conspirator made during the course of and in furtherance of the
conspiracy.”     This argument had not been raised in the
post-conviction court, nor was it raised in the State’s opening
brief to the intermediate appellate court. In its reply brief,
however, the State again stated the co-conspirator exception to the
hearsay rule as an alternative theory for the statement’s
admissibility.

     The Court of Special Appeals initially found that the legal
theory, raised for the first time in the reply brief, was not
properly before the court and therefore would not be considered.
After the Court of Special Appeals affirmed the decision of the
post-conviction court, the State filed a Motion to Reconsider,
arguing that the court had erred in refusing to consider the
co-conspirator exception. Although the Court of Special Appeals
rejected the legal grounds of the State’s motion, it revised its
opinion and, in the exercise of its discretion, ordered a limited
remand so that the post-conviction court might determine whether
the hearsay statement was admissible under the co-conspirator
exception to the hearsay rule. Jones appealed the Court of Special
Appeals’s exercise of discretion to consider the issue raised in
the reply brief.

     Held: Affirmed. The Court of Appeals held that Maryland Rule
8-131(a) grants the appellate courts discretion to consider
unpreserved issues, even though the ordinary presumption is that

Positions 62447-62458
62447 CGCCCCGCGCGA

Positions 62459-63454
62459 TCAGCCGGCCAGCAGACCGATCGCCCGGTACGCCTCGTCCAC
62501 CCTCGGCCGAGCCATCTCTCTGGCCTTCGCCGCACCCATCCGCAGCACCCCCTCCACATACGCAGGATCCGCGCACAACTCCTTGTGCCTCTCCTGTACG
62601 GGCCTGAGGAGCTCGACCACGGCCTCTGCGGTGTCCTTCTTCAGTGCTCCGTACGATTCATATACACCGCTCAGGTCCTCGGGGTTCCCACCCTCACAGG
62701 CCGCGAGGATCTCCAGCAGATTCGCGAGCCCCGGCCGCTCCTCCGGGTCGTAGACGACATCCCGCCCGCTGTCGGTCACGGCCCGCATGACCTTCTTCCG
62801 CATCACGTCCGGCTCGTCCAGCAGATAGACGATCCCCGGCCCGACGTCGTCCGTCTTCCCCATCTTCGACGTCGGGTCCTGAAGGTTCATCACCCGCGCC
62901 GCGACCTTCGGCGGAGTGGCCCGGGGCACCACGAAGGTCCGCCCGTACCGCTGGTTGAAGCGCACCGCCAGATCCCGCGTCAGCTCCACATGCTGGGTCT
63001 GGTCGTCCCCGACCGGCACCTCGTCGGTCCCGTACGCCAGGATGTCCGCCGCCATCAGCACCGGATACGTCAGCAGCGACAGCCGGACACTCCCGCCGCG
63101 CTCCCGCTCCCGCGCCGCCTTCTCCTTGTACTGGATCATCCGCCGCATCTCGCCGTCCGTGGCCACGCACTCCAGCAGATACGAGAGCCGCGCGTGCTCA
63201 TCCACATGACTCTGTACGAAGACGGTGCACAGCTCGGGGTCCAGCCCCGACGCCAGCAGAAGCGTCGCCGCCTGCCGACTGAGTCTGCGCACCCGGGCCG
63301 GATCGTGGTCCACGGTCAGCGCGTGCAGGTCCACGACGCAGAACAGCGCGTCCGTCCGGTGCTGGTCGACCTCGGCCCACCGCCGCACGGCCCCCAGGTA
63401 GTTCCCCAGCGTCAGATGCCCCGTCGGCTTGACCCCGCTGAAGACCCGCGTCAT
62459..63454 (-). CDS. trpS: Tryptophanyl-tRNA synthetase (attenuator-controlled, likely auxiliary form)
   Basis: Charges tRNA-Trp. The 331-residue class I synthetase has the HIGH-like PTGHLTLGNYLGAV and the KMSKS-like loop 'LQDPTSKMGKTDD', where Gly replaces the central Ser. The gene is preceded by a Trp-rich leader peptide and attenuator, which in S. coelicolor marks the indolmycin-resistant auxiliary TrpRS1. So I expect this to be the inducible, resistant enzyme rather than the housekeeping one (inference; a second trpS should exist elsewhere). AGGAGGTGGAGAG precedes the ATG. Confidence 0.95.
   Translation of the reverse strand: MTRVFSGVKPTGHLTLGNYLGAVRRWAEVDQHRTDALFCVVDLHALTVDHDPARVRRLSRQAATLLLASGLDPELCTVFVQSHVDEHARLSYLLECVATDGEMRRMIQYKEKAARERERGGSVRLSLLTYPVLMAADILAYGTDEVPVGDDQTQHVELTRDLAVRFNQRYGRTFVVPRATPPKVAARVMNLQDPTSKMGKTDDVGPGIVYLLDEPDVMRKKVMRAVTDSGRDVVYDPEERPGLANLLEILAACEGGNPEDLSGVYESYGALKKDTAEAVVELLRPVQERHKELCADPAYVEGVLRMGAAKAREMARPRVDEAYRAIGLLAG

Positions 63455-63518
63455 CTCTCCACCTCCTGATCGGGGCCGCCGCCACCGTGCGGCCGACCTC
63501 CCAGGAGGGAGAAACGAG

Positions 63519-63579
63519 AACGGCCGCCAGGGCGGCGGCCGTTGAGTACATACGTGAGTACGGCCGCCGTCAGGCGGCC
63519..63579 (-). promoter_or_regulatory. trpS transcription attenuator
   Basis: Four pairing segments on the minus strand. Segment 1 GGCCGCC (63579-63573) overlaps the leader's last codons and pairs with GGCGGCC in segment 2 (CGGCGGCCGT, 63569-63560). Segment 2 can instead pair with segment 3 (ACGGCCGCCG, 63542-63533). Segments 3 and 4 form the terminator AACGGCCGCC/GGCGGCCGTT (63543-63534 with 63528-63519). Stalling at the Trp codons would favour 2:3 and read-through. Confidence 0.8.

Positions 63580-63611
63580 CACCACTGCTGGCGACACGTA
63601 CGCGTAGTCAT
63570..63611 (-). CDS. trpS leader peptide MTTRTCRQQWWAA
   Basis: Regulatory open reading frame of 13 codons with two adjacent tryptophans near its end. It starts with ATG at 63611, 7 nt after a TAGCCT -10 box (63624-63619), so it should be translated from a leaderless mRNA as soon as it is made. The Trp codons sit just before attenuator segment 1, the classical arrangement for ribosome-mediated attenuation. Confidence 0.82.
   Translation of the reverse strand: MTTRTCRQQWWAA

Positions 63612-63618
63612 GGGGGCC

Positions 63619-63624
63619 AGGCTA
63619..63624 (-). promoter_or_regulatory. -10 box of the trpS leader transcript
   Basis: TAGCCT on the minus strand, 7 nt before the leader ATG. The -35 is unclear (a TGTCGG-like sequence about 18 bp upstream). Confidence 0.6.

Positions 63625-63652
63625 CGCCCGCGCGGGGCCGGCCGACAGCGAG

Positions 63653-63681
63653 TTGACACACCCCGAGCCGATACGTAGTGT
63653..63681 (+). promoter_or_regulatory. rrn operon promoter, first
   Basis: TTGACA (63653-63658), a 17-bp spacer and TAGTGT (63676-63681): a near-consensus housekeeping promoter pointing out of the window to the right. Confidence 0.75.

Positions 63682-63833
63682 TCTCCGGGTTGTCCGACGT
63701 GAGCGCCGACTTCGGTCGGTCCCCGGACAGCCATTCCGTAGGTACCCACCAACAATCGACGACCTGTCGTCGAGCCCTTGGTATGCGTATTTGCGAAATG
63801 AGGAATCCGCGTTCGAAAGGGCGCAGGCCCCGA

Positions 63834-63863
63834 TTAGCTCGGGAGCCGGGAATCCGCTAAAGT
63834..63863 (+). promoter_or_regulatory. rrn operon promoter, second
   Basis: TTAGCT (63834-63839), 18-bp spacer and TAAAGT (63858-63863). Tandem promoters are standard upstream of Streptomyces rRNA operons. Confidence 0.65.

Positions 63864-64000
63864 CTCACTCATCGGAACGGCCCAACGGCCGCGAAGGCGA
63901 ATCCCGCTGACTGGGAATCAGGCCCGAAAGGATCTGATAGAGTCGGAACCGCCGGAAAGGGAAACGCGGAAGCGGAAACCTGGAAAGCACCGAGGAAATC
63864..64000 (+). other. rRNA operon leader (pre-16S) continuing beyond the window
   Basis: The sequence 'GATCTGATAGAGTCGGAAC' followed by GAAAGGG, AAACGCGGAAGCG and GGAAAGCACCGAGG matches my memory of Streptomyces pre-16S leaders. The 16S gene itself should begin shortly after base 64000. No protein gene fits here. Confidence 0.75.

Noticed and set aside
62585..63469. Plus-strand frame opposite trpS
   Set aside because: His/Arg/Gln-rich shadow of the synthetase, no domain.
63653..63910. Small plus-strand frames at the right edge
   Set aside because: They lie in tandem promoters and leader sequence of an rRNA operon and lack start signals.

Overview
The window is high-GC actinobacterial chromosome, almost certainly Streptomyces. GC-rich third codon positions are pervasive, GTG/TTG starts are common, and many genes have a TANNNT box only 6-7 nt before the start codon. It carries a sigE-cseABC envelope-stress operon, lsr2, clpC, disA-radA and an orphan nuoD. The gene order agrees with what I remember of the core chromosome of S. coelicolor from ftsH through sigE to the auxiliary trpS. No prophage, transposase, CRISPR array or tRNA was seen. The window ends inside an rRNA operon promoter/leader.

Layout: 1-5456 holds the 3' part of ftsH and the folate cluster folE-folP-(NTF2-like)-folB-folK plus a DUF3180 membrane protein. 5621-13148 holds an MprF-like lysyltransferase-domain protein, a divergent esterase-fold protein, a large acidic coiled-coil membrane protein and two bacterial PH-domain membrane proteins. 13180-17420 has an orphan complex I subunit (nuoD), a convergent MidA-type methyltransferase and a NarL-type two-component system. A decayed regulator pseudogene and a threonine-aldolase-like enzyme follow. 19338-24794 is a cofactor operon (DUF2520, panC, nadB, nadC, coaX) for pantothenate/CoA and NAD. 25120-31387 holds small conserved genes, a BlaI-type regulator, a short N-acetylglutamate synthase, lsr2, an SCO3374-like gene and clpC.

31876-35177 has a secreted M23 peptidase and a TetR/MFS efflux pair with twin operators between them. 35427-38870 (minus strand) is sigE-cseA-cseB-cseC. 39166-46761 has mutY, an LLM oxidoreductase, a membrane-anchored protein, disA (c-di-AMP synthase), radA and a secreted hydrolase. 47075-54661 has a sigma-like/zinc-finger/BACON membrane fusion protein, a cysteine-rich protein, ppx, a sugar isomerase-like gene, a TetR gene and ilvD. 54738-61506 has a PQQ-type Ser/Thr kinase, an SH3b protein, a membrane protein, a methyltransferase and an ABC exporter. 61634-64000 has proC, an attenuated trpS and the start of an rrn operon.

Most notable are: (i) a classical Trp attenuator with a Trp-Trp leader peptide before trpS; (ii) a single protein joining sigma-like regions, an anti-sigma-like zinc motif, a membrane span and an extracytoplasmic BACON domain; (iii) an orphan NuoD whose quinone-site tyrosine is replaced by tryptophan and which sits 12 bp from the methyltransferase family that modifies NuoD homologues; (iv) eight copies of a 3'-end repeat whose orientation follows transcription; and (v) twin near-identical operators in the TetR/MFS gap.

appellate review is limited to those issues raised at the trial
level.   The exercise of such appellate discretion would not be
overturned, said the Court, unless it has clearly been abused.

     Although declining to issue a fixed formula for the exercise
of appellate discretion, the Court explained that because the
primary purpose of Rule 8-131(a) is to ensure fairness for all
parties and to promote the orderly administration of law, when
presented with a plausible exercise of appellate discretion,
appellate courts should make two determinations concerning the
promotion or subversion of 8-131(a)’s twin goals.       First, the
appellate court should consider whether the exercise of its
discretion will work unfair prejudice to either of the parties.
Second, the appellate court should consider whether the exercise of

                                  -5-
its discretion will promote the orderly administration of justice.

     The Court held that the Court of Special Appeals did not abuse
its discretion to consider the unpreserved argument on appeal under
Rule 8-131(a) because Jones would suffer little, if any, prejudice
by a remand to determine whether the statement was admissible and
because the orderly and efficient administration of law would be
strongly promoted by the intermediate appellate court’s order.

Thomas Wayne Jones v. State of Maryland, No. 57, September Term,
2001, filed February, 18, 2004. Opinion by Raker, J.




                               ***




ATTORNEYS – DISCIPLINARY PROCEEDINGS – SAFEKEEPING PROPERTY.

     Facts: Respondent negligently failed to notify his client’s
third-party assignee/bank upon receipt of settlement funds and
failed to pay to the assignee its interest from the settlement
funds.   Respondent expressly promised to abide by the bank’s
assignment and, therefore, the contract between his client and the
bank bound him to act in consonance.


     After the settlement check for the client’s personal injury
case was issued to Respondent, he admittedly failed promptly to
notify the creditor bank that a settlement had been received.
Respondent, while paying other creditors on his client’s behalf out
of the settlement proceeds, admitted to failing to make payment to
the bank due to oversight. Although the oversight was innocent,
Respondent, in failing to promptly notify the bank of receipt of
the settlement funds and failing to promptly deliver to the bank
those funds due it, violated Maryland Rule of Professional Conduct